Last but not least, I cannot emphasize enough how important it is to talk to your counselor and advisers about choosing and applying to a university. They are the best people that can tell you about studying there, all of opportunities you’ll get, living conditions, etc. They can even help you with your admissions process, getting through that essay or maybe some unique application problem you’re having. Go and talk to any adviser. If not to ask questions, but to talk to her/him and introduce yourself.

Alright, sorry about the long rant! Let me know if you have any questions or concerns below in the comments, email or Tumblr! I’d love to help out!

Links:

Nitty Gritty English – Tips for Reluctant Writers

Unigo – Find College matches, scholarships and career advice

Zinch – My personal favorite. Used this one through and through back in the day!

Niche – See what fellow students say about colleges, their grades and admissions experiences. Loved it!

Parchment.com – Calculate your chances of getting into college! Used it!

The College Board – Your scoop on AP Tests

Princeton Review – SAT/ACT Prep

College Rankings: Good, Bad or Ugly? – Be smart about those college rankings.

Scholarships and Financial Aid – My collection of websites for scholarship searches

Organizing with an Expandable Folder

A few days ago I received a question from a fellow student about organizing folders. I’ve been having that same problem for a long time now – with getting organized and keeping things in one place. So today I went out and purchased a simple expandable folder (see below) with 7 pockets. Right now I only have three classes, so that will give me a bit more freedom with filing handouts and homework to turn in.

I’m sure most of you have seen the folder I’m talking about:

Expandable Folder
So I am using two pockets for each class: one of all papers and another for homework that needs to be turned in. This system may go aloof in a little bit, but in a perfect world that’s how I would go about it. This quarter I got a small notepad for taking notes and will talk about it in the next post. So those fit perfectly into my new 7-pocket folder as well as all the other papers. Because the folder can expand to humongous widths, it gives me freedom to stuff as many materials and books in there as I wish. So I think I’ll stick with this friend for a while now :)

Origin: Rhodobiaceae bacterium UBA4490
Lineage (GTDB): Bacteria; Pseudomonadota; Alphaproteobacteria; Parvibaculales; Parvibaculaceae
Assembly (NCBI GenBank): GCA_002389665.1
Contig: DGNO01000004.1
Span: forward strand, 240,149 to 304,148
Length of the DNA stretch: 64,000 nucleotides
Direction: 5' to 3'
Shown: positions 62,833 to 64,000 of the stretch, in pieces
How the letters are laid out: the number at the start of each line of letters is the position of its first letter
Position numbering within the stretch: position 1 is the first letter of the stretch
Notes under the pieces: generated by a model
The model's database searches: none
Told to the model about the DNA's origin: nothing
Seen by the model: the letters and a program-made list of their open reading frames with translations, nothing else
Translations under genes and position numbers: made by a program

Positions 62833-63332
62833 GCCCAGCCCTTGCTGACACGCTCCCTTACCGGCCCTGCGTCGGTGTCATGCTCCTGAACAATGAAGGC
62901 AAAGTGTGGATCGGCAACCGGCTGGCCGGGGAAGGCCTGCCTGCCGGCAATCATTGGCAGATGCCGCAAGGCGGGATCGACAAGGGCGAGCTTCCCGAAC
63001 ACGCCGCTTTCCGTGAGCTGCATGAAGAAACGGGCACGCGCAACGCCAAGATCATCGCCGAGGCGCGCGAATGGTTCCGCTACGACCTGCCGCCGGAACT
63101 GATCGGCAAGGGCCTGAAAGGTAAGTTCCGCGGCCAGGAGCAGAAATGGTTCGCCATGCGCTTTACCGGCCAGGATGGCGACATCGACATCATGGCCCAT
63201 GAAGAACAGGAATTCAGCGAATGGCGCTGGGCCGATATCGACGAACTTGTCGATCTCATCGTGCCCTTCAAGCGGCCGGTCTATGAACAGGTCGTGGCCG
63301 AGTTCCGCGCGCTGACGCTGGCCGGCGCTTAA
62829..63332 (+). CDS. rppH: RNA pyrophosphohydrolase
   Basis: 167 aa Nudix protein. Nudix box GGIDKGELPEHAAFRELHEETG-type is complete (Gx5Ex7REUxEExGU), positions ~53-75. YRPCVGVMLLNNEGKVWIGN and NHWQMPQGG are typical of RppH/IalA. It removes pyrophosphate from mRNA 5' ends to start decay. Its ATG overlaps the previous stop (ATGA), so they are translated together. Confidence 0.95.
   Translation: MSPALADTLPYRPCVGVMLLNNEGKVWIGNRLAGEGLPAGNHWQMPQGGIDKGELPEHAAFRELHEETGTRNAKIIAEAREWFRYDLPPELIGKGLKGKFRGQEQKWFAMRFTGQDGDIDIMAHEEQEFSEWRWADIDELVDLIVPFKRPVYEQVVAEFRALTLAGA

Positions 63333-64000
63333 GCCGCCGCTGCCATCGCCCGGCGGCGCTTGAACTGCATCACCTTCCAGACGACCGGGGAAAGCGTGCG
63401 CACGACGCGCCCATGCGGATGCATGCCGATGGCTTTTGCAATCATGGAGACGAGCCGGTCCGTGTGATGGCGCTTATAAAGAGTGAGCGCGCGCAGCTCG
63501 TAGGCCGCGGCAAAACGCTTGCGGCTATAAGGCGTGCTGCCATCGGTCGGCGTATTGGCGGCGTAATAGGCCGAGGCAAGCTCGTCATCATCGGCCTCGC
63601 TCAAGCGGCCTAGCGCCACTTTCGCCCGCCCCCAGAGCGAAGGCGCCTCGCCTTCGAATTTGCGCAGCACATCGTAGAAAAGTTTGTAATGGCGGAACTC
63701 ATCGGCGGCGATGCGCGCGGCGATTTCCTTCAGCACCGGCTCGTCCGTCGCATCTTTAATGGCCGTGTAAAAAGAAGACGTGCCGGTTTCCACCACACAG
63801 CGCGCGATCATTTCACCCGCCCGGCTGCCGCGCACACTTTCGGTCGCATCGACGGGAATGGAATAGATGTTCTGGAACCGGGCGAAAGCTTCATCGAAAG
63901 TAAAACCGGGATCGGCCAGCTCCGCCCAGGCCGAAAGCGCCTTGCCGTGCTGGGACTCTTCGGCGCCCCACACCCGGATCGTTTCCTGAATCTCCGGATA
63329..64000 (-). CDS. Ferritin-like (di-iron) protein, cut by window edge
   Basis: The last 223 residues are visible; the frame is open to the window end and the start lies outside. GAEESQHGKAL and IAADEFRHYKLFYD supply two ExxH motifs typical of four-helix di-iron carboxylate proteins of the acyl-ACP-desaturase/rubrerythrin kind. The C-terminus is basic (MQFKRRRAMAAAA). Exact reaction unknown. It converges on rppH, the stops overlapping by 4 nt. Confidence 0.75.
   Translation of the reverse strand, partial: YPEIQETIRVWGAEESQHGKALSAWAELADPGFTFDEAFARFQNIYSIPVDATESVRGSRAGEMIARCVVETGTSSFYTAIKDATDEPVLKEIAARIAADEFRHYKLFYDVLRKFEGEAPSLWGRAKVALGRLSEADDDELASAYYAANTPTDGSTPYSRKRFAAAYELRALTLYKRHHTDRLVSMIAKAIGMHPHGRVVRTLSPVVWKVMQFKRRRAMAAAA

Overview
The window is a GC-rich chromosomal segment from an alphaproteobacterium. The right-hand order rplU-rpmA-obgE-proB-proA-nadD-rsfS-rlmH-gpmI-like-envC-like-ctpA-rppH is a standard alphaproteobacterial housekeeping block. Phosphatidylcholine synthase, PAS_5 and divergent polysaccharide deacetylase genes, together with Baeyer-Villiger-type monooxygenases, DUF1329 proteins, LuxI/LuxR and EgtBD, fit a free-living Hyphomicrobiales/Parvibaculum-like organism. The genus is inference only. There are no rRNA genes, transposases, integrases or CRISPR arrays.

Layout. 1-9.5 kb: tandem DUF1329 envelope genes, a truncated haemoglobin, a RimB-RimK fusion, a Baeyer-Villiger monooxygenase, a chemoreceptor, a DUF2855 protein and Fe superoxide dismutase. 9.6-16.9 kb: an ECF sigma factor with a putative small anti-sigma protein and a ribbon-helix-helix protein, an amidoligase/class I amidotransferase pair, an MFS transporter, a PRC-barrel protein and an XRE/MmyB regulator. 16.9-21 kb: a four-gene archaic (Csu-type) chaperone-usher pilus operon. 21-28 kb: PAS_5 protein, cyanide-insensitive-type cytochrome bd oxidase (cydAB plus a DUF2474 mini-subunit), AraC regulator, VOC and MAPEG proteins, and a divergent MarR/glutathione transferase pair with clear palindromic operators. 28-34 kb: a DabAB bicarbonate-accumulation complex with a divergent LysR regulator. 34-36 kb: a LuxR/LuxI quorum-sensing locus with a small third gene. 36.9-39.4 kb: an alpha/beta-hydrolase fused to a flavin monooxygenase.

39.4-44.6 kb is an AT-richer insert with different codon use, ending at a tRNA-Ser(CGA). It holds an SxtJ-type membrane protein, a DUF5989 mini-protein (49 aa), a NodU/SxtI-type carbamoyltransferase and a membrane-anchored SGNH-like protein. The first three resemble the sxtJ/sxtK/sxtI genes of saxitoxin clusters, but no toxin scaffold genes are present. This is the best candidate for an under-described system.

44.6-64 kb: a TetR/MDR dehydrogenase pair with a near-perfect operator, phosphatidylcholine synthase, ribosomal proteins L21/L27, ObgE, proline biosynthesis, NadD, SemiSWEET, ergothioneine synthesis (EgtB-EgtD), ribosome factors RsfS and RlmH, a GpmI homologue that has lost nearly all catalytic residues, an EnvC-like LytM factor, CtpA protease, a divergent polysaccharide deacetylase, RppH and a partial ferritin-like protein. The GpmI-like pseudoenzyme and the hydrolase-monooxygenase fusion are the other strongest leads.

Expandable Folder 2

 

How do you guys organized all your homework papers and assignments? Share in the comments!

The Do’s and Don’t’s of Retaking Classes

I have a confession to make: I had to retake the easiest class in my college curriculum last quarter. It was embarrassing to talk about – most people consider the class a joke. I felt terrible about my parents paying extra when I could be taking a more important class. And the worst part was explaining to other students why a Psych major has to retake a first requirement.

The truth is, I’m happy I took the class again. It raised my grade from 3.0 to a 3.8 and improved my overall Psych GPA to the point where I could safely apply and know I could be accepted. I don’t want to blame the first professor entirely…but I want to blame the first professor at least a little. As hard and I tried to study and memorize for that class, it wasn’t enough to receive my desired grade. The guy didn’t adjust the mean grade, which ended up being 2.2 on a 4.0 scale! In my opinion, this is unacceptable for a beginning Psychology class. To make things worse, there’s no way to file a complaint..

Enough rambling now, let’s talk about the do’s and don’t’s of retaking those fun fun classes!

The Don’t’s

  • When retaking any class, easy or difficult, don’t take it as a joke. It’s easy to think that you’ve learned the material before, but remember that the reason you’re retaking the class is because you didn’t learn the material well enough or correctly.
  • Don’t use your old notes and study guides. It’s possible you missed something in your studying last time, so it may not be a good idea to use the same materials.
  • Don’t miss any information. Listen carefully to the lecture and soak it all in.
  • Don’t feel bad about it. Don’t put yourself down because of a minor set back like this, don’t get distracted.

The Do’s

  • Adjust your study habits, take better notes, and use all the resources you’re provided with. Clearly something went wrong last time so changing up your strategies may be a game changer.
  • Make friends in the classes. Connections, connections, connections. Form study groups and ask for help all the time.
  • Try hard. It would be a bummer if by the end of the quarter the grade could be improved and you’d realize that you could have worked harder.
  • Do what you gotta do and everything will be okay!

Good luck in classes!

Decluttering For The New Quarter

My oh my has my desk suffered through a lot this year! I’ve been trying to come up with a nice little system to keep things in their places for a while now, and now the opportunity has come! As part of these Christmas/New Year’s gifts, my favorite person ever built me an organizer to keep all my papers, pens, sticky notes, and other office supplies. It has a very nice rustic look, which I love, and comes with a variety of pockets and dividers for all sorts of things. I’ve placed it near the corner of my desk so it wouldn’t cover anything, and am very happy with how things are looking here.

before and after

If you are looking for a nice excuse to reorganize a desk – look no more! I definitely recommend getting one of these super duper awesome organizers. They are sold in our regular office supply stores like Staples, Office Depot and Target for sure. If you’d like to get a more artistic, handmade or vintage look, here are my favorites:

Show me how you organize your desk on Twitter or Tumblr